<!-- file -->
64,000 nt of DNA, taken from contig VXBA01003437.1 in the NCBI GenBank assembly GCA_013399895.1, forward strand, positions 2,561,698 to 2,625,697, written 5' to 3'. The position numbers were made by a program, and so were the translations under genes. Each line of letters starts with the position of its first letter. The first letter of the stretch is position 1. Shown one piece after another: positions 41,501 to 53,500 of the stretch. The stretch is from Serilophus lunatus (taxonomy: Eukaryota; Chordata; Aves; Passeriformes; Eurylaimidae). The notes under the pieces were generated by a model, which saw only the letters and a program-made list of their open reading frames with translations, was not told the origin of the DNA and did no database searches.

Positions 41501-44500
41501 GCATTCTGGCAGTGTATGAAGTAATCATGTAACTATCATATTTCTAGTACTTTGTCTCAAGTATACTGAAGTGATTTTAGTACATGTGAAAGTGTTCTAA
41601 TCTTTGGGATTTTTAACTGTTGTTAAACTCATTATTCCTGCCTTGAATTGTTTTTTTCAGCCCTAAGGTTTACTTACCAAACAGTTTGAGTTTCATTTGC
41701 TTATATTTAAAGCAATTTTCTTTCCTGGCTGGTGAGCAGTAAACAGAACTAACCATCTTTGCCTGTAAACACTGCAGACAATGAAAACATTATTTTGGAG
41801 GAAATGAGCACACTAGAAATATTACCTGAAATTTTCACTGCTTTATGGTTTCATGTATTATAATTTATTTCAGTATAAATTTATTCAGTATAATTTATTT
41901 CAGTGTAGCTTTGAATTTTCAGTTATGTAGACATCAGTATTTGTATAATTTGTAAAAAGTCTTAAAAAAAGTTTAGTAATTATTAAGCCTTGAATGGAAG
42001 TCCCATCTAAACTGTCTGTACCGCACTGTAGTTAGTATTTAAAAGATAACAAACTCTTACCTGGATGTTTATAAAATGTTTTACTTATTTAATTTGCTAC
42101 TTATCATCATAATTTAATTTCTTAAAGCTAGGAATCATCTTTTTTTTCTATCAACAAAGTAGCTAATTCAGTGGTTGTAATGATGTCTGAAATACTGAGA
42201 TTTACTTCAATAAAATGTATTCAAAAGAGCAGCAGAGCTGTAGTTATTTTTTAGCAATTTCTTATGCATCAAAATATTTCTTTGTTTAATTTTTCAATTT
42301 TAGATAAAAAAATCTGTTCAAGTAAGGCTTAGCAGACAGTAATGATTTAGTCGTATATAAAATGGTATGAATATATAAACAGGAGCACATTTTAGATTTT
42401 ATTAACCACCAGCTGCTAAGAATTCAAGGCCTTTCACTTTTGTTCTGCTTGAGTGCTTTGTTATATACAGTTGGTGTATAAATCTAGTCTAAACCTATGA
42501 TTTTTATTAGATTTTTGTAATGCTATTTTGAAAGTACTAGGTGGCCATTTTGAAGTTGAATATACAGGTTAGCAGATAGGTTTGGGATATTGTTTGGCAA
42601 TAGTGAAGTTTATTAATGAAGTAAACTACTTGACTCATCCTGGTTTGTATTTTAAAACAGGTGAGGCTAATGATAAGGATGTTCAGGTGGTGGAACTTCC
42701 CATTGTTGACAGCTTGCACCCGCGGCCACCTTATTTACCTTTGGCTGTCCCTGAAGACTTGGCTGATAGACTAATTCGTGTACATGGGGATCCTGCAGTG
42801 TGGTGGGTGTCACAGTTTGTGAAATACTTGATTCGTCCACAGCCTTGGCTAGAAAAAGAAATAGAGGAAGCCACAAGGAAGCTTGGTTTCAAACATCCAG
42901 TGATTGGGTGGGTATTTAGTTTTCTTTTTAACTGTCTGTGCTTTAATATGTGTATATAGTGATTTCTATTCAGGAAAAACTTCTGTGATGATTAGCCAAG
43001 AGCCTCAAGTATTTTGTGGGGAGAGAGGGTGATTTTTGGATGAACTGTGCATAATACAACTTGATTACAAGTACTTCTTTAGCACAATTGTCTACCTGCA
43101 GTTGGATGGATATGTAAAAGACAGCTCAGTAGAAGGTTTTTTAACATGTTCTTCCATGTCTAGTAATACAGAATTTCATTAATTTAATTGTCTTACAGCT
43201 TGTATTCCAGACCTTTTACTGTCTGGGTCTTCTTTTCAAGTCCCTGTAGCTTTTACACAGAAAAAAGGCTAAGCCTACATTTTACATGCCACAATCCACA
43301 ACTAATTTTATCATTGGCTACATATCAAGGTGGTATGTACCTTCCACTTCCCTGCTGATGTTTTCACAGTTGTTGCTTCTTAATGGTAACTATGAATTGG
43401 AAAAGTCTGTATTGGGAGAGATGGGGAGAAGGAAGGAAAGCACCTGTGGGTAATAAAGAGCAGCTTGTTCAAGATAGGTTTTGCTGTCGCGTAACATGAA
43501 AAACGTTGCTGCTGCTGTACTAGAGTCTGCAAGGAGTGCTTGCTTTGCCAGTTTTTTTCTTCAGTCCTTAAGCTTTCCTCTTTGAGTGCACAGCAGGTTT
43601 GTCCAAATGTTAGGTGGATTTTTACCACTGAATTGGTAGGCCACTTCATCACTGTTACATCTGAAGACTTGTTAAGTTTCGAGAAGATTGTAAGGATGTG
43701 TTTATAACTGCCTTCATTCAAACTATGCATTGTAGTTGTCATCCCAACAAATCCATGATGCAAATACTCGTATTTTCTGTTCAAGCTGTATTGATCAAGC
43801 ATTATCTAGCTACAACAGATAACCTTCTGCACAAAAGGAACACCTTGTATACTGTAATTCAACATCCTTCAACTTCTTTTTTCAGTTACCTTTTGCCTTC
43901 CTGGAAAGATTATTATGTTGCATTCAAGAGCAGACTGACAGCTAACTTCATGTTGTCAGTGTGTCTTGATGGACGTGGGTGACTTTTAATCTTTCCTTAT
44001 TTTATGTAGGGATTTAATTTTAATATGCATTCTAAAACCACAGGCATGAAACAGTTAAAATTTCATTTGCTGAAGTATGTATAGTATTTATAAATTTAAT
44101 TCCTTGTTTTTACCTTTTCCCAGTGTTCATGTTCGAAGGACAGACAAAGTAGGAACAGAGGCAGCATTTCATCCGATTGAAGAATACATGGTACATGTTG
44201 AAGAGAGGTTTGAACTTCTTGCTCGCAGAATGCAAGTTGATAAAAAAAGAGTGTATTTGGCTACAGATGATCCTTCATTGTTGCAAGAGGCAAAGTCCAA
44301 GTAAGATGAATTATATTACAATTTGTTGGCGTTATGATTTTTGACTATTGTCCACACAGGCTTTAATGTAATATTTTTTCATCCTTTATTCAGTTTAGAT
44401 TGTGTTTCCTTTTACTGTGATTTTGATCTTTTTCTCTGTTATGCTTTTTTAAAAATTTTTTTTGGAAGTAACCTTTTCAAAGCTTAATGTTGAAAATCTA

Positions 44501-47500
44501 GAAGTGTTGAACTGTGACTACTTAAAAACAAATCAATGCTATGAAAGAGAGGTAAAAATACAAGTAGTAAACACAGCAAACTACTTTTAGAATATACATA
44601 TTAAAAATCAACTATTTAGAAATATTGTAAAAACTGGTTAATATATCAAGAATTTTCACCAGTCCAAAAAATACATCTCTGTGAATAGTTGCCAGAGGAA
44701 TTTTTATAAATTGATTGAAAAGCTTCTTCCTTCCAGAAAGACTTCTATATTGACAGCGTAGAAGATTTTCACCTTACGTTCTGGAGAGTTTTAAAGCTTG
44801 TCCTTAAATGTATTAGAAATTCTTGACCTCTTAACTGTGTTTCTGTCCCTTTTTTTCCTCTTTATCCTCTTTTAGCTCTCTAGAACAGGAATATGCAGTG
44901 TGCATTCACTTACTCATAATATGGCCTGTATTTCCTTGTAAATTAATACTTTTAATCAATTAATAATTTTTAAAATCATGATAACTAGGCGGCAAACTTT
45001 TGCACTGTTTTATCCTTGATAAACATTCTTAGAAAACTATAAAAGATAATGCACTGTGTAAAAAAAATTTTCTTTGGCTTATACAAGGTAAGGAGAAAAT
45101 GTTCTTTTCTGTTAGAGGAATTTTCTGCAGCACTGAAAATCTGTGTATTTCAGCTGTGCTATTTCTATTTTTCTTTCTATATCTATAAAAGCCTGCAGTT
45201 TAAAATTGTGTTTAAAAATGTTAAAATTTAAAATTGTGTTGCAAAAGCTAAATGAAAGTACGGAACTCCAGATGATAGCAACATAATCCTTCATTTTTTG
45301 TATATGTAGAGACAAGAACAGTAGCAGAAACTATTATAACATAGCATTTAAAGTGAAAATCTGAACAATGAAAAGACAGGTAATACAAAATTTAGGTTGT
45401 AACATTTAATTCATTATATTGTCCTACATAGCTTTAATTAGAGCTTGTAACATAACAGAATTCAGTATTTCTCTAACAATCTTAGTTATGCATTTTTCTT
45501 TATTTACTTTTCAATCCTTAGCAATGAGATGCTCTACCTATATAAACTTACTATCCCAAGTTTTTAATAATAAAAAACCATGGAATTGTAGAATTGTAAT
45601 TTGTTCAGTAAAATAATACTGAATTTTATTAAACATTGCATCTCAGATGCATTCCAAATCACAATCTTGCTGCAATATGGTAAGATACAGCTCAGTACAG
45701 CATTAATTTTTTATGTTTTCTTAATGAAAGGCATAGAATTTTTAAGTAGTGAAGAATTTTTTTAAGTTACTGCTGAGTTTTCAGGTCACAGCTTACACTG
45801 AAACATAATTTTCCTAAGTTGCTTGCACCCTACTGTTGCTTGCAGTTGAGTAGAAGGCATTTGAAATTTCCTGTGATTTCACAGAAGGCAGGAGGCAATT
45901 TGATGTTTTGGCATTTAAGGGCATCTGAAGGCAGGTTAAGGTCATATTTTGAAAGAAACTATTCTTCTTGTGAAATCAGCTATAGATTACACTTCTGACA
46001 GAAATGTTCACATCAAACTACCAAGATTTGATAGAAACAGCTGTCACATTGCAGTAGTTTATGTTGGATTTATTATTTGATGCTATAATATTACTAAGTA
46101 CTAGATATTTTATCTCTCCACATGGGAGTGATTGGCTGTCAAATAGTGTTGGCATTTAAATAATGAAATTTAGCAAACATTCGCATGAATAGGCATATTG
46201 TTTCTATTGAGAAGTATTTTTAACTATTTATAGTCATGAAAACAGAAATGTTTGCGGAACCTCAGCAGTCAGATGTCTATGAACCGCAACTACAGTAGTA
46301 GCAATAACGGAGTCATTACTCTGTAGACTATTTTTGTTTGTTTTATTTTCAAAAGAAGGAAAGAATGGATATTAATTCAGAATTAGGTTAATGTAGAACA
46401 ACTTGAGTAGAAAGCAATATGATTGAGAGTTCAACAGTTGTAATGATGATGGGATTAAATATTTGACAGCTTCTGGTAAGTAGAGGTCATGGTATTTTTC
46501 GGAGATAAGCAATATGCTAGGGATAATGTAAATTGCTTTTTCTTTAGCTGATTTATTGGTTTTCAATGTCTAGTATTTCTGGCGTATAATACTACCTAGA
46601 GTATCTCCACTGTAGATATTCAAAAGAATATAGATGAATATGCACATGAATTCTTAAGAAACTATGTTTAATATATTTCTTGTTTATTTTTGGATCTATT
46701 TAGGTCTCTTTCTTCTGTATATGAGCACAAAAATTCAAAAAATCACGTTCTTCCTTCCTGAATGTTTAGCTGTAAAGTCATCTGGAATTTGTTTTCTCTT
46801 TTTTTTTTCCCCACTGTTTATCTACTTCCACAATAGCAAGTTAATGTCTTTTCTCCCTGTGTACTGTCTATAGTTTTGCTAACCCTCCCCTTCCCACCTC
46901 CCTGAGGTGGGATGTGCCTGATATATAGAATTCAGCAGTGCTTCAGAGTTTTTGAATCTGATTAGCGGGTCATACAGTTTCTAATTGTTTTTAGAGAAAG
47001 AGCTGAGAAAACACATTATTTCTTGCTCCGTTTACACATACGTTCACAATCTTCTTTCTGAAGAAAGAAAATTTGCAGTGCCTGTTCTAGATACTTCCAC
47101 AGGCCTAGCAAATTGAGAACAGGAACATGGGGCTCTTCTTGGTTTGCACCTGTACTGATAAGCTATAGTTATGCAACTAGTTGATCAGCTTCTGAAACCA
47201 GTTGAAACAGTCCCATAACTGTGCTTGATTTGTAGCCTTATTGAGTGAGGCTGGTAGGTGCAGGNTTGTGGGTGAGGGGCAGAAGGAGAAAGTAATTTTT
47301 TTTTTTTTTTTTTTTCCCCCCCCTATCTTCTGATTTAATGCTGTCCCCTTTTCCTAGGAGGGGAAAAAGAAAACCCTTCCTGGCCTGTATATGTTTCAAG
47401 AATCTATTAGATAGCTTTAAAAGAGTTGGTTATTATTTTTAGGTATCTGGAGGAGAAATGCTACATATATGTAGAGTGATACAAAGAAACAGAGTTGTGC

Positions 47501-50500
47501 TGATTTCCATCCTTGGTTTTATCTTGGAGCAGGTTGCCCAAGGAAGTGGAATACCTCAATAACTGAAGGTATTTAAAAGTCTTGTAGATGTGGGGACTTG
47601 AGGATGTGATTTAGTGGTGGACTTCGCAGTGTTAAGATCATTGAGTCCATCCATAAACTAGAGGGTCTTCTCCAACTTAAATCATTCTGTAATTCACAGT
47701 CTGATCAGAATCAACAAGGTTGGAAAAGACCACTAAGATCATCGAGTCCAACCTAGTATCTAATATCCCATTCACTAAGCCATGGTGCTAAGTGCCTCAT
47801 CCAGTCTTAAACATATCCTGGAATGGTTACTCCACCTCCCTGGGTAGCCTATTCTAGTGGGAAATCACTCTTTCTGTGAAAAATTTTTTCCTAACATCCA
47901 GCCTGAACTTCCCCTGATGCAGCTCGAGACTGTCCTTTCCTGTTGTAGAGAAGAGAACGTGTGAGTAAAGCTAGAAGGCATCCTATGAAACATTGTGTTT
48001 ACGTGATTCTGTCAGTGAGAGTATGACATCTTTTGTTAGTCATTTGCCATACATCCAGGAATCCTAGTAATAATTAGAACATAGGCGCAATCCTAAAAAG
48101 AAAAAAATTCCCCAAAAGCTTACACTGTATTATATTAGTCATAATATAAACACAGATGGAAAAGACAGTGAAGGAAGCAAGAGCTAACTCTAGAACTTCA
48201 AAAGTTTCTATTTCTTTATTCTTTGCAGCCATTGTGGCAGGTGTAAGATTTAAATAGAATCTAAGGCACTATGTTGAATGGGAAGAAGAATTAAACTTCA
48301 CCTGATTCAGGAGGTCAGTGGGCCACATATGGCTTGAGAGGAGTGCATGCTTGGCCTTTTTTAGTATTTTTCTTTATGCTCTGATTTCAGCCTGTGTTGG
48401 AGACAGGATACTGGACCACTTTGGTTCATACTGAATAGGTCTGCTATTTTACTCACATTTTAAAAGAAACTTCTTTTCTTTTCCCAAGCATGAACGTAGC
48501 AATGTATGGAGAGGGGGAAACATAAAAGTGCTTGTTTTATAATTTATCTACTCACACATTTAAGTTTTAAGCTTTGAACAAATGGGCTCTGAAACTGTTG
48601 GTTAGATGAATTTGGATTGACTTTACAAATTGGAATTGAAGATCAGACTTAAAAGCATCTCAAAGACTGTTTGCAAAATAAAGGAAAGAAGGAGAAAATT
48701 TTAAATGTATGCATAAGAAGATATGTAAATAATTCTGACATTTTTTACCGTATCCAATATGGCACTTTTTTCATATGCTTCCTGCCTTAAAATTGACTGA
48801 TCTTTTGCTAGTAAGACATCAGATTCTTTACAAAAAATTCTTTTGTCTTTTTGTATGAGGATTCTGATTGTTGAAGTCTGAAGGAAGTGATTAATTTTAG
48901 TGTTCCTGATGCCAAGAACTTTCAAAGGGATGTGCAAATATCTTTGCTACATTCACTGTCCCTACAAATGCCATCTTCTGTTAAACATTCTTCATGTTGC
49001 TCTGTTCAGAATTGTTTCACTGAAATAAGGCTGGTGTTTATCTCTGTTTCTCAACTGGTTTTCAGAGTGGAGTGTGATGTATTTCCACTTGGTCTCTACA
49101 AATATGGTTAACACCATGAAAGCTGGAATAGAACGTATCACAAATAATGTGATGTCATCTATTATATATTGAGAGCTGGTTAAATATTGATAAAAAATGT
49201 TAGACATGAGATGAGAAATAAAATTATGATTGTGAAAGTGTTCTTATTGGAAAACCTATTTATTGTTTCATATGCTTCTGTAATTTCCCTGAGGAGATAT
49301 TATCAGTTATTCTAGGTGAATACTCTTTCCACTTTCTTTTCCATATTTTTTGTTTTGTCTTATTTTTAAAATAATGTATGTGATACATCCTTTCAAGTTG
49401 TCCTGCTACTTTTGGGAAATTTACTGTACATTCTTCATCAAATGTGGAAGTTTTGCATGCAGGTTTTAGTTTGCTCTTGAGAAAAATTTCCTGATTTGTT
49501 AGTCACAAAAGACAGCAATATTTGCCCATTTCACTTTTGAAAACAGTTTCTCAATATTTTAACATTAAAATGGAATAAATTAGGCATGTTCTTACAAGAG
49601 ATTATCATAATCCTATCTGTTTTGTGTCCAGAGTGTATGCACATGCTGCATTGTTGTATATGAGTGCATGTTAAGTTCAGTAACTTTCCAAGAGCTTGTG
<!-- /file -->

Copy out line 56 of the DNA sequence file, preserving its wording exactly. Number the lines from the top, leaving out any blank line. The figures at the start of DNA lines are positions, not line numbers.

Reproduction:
46701 TAGGTCTCTTTCTTCTGTATATGAGCACAAAAATTCAAAAAATCACGTTCTTCCTTCCTGAATGTTTAGCTGTAAAGTCATCTGGAATTTGTTTTCTCTT